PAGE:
4 the changes in order to provide greater insight into the purpose and interpretation of the revisions. Additionally, when relevant, the possible implications of these text changes on workers, auditors and organisations are noted. For a complete comparison of all the changes substantive and editorial-- please see the side-byside comparison of the SA8000: 2008 and here. SAI has begun work on a revised Guidance Document for the. It will be issued by January 1, Social Fingerprint Integration into SA8000 As noted above, some sub-requirements have been renumbered to correspond to SAI s Social Fingerprint tool, specifically those in the Management System section. This is part of a larger change that seeks to join the two programmatic systems created by SAI - the Social Fingerprint capacity building program and the SA8000 certification system - so that users can benefit from both systems. Social Fingerprint is a program of ratings, training and tools that was created to help companies to measure and improve their management systems for labour compliance to facilitate the effective implementation of labour standards performance. SAI s intention is to have organisations interested in earning certification undertake a Social Fingerprint self-assessment as a precursor to certification. SAI expects the system to be ready for implementation and use by SA8000 applicants in by December All the necessary tools, the revised SA8000 Standard, guidance and the revised SAAS Procedure 200 will be place before it goes live. SAI is also developing training for all SA8000 auditors to provide them with the knowledge needed to understand the Social Fingerprint program as a prerequisite to SA8000 certification. 4

5 Content Changes to I. INTRODUCTION 1. INTENT AND SCOPE The intent of the Standard is unchanged; language has been edited for clarity. The new phrasing clarifies that SA8000 is a sustainable standard for ensuring the empowerment and protection of the health and welfare of all personnel throughout a worksite and a company s supply chain, while providing a management system for employers to demonstrate and verify their compliance with the Standard. 2. MANAGEMENT SYSTEM There is a new introductory statement about the Management System approach and its application to the other eight elements of the Standard. This addition is intended to emphasize the use of the Management System as the foundation of correct implementation of, and sustained compliance with, SA8000. This introduction also emphasizes the importance of a term newly used in the Standard, Social Performance, which seeks continual improvement when applying, sustaining and complying with SA8000. The second paragraph of the new introductory statement describes the structures and operations required to create worker-manager teams. There are two new teams established by SA8000: One team is responsible for assessing and addressing (potential and actual) health and safety issues in the workplace, as well as monitoring solutions and remedies. The second team is responsible for ensuring the organisation s overall compliance with SA8000. The second team will monitor, inspect and suggest the resolution of, current and potential non-conformances with SA8000 in the facility, and continue its evaluation of the organization s responses until there is sustained conformance. The organisation s management should prioritize this new commitment to, and expansion of, the role of worker-management cooperative action. These teams are also intended to utilize workermanagement structures when a workplace does not have a trade union. In essence, these teams are intended to assist and deepen the organization s compliance to every element of the Standard. 5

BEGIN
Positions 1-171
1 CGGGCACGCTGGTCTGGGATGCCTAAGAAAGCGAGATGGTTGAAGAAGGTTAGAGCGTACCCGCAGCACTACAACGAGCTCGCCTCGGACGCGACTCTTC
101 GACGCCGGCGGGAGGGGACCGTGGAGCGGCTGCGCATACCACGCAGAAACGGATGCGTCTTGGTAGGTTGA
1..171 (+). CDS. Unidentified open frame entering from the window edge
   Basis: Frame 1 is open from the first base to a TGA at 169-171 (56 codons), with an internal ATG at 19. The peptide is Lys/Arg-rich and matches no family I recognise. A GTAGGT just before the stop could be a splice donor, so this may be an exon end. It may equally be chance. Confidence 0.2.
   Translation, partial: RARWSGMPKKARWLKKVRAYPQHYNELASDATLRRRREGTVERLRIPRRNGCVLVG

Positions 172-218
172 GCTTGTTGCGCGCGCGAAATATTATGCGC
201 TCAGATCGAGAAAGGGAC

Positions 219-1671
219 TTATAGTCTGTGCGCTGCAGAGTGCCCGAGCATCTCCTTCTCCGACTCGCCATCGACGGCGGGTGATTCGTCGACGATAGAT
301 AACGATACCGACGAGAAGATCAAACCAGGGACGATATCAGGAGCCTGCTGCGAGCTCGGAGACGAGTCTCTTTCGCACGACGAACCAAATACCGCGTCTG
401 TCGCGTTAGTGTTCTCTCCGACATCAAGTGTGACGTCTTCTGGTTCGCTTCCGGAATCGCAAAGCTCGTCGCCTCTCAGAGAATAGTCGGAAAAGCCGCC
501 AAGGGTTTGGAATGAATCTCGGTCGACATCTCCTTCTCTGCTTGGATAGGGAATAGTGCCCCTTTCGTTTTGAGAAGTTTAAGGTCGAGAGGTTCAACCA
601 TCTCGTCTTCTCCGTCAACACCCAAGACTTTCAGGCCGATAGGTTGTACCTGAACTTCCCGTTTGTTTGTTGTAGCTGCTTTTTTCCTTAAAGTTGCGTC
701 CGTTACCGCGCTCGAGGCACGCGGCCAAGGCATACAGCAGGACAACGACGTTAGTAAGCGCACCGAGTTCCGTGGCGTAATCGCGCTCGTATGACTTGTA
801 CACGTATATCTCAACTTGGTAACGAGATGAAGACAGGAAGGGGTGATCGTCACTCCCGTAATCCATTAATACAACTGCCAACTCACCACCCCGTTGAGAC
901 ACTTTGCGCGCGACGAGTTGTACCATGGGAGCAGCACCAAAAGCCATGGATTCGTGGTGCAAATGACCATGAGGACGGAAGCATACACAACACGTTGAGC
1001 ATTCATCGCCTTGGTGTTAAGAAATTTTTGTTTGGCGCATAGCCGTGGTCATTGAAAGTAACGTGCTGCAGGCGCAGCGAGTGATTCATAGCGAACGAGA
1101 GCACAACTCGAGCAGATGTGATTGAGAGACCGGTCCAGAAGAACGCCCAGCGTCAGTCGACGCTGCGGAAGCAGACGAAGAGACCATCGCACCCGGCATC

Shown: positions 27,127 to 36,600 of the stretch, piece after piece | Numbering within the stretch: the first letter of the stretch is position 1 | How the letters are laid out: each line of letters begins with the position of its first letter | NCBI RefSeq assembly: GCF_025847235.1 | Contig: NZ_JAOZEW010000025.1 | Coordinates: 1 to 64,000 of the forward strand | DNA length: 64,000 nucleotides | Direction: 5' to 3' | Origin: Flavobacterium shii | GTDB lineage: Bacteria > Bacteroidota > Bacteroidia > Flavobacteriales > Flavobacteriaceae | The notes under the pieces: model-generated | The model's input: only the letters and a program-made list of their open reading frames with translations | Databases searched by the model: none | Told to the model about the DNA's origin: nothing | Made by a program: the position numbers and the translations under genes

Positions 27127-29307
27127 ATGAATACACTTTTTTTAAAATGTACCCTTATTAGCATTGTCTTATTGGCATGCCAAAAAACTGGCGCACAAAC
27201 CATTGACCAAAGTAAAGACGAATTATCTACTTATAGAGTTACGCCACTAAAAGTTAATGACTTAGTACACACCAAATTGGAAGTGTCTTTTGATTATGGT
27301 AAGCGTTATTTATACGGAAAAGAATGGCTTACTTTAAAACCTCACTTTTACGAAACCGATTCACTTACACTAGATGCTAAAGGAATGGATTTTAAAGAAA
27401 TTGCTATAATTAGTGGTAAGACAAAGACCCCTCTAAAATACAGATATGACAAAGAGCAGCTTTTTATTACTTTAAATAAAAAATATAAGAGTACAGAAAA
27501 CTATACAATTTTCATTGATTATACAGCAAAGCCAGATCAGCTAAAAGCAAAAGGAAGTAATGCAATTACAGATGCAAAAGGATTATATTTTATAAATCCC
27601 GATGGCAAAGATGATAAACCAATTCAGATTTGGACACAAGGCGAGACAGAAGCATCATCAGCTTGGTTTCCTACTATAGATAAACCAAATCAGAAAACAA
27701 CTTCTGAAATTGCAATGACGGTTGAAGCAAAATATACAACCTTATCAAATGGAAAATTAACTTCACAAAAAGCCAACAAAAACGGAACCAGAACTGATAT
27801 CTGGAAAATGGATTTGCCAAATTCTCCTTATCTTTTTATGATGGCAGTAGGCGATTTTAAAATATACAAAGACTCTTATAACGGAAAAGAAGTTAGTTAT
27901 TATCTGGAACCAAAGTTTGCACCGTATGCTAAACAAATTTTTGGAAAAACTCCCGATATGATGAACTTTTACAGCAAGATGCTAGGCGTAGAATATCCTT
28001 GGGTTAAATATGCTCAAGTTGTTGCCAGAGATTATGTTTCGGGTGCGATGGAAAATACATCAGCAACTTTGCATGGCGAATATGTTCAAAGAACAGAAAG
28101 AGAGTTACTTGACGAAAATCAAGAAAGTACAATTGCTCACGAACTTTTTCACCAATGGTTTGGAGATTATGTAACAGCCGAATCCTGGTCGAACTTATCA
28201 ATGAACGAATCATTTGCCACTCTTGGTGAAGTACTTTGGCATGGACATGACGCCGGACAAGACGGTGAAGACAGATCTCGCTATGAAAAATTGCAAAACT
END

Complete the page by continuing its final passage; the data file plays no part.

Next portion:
6 II. NORMATIVE ELEMENTS AND THEIR INTERPRETATION 1. ADDITIONS ILO Convention No. 181 has been added because it is the source of the new definition of Private Employment Agency (Definition No. 17, supra) used in the Management System criterion This requirement states that organisations shall conduct due diligence on any and all private employment agencies they use. The UN Guiding Principles on Business and Human Rights (UNGP) has been added because it is the most widely disseminated and cited compilation of the responsibilities of business to respect human rights that has been developed over the past few decades. In particular, the concept and requirement of due diligence in the management of suppliers and contractors requirements (9.10.1) originates from the UNGP. This mandated tool is intended to strengthen an organisation s criteria in selecting and continuing its supplier/contractor relationships. 2. INTERPRETATION The international instruments are listed to indicate the source of the Standard s requirements. They are also listed to encourage auditors and audited organisations to refer to these international instruments and consult the organisations that produced them for further information. The websites of those organisations include extensive interpretations, detailed case studies and expert recommendations relating to the interpretation and application of the international instruments that can be useful for auditors and audited organisations. All the listed normative elements have a significant role in compliance. SA8000 applicants and certification bodies are expected to be aware of the content of these international instruments and abide by their principles. This is a different duty than conformance with the nine explicit SA8000 requirements, but should also be reflected in an organisation s compliance framework, knowledge and plan. 6